Diamonds may be forever, but they aren’t what they were. True, they shine just as brightly and they’re as hard as ever, but scientists from the Carnegie Institution of Washington are giving them some competition. An international team led by Carnegie’s Lin Wang has discovered a new substance that is not quite crystalline and not quite non-crystalline, yet is hard enough to dent diamonds.
The new substance, which has yet to be named, is described by Wendy Mao, a Stanford University professor, as a “hybridization of crystalline and amorphous structures at an atomic level.” It was also something of a surprise to the Carnegie team.
The super-hard material started out as clusters of carbon-60 – the soccer-ball shaped molecules of carbon commonly known as "“buckyballs." These were mixed with m-xylene solvent, which is used in the manufacture of soft drink bottles. The mixture was then placed in a diamond cell anvil at the Argonne National Laboratory's Advanced Photon Source in Argonne, Illinois.
The diamond cell anvil was key to the experiment. This is a super high-pressure chamber made of two flat-faced diamonds. The buckyball/solvent mixture is placed in a cell between the diamonds and pressure is applied. As the diamonds squeeze together, the mixture is subjected to a pressure of, in this case, 600,000 atmospheres. Not surprisingly, the buckyballs were crushed. What was mildly surprising was that properties of the former buckyballs were altered until they became hard enough to dent the diamonds. That is not unprecedented, but what was very surprising was that the new substance retained its structure once the incredible pressure was removed. What was even more surprising was that it turned out to be a substance that no one had seen before.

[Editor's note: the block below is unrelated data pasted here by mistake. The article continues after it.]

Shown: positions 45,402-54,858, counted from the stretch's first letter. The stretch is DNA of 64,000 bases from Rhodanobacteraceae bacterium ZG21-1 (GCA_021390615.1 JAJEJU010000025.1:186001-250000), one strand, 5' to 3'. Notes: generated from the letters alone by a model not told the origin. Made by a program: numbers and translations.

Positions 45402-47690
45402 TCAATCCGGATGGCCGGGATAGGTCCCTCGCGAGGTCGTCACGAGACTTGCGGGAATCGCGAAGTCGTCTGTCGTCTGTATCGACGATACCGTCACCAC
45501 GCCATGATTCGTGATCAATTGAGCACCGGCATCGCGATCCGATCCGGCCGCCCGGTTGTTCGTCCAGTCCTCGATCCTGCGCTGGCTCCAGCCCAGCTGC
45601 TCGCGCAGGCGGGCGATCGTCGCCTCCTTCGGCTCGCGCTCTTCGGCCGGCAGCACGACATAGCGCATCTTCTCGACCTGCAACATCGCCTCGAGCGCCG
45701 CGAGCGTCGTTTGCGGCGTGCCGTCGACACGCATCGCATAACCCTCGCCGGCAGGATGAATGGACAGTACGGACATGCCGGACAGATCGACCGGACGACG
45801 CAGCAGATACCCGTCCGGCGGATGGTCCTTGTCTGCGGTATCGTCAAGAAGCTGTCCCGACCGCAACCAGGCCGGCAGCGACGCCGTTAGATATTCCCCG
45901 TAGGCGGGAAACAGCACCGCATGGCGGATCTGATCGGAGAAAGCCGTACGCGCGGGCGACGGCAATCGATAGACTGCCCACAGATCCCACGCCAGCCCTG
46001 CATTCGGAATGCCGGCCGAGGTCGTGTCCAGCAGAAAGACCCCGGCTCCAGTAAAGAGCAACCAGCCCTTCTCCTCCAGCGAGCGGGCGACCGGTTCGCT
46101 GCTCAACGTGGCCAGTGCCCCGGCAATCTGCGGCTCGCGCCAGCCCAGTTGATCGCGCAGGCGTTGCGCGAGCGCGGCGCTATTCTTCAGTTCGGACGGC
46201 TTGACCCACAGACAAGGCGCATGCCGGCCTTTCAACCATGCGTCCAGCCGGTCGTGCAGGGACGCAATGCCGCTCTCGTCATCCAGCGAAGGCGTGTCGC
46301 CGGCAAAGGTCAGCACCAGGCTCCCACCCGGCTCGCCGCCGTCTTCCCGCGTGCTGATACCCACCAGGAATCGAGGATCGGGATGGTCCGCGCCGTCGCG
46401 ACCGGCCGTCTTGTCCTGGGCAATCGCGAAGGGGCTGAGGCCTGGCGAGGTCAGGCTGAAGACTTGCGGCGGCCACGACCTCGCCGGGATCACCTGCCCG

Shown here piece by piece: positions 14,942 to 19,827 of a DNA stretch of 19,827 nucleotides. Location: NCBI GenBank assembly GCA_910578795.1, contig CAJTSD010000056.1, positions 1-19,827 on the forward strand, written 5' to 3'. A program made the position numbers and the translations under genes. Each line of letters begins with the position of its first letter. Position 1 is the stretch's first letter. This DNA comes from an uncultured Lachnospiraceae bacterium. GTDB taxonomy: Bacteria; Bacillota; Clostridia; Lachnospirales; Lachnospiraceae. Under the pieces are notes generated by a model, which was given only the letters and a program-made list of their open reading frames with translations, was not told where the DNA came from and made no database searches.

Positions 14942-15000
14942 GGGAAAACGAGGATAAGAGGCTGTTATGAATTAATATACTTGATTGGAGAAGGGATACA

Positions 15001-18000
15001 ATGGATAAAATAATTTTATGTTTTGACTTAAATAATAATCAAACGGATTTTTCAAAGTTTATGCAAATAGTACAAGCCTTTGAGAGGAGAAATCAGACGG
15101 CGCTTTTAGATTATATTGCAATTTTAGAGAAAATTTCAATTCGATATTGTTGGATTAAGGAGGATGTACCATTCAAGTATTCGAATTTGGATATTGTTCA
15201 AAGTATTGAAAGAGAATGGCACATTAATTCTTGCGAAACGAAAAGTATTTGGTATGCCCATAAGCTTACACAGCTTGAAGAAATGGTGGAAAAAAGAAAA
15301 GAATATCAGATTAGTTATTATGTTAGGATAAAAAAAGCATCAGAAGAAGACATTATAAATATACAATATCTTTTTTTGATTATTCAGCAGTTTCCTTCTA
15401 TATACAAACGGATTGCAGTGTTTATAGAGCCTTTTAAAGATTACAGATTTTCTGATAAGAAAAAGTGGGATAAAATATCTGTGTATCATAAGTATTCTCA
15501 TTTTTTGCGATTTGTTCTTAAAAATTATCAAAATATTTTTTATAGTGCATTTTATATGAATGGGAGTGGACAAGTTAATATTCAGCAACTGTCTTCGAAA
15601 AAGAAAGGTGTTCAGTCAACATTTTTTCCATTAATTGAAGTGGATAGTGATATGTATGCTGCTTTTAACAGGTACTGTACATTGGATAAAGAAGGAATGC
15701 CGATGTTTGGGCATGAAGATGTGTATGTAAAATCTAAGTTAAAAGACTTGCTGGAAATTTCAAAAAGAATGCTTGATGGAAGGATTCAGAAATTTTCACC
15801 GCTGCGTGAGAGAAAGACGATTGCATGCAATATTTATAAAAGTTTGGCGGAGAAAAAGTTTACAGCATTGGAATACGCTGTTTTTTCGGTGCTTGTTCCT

All solid matter comes in one of two forms. Either it has an ordered, crystalline structure, like quartz or iron or diamonds, or it is non-crystalline or amorphous, like glass or gels. What this new substance has is both. If you apply massive pressure to buckyballs, you should get mashed buckyballs, but the m-xylene reacted with the carbon in some manner so that it retained a long-range, regular molecular structure. In other words, it retained the order of a crystal despite its crystalline structure being destroyed.
According to Wang, there is more here than a laboratory curiosity. “We created a new type of carbon material, one that is comparable to diamond in its inability to be compressed,” Wang said. “Once created under extreme pressures, this material can exist at normal conditions, meaning it could be used for a wide array of practical applications.”
Exactly what these applications are remain unknown, though it could be as a protective coating or find mechanical, electronic, and electrochemical uses.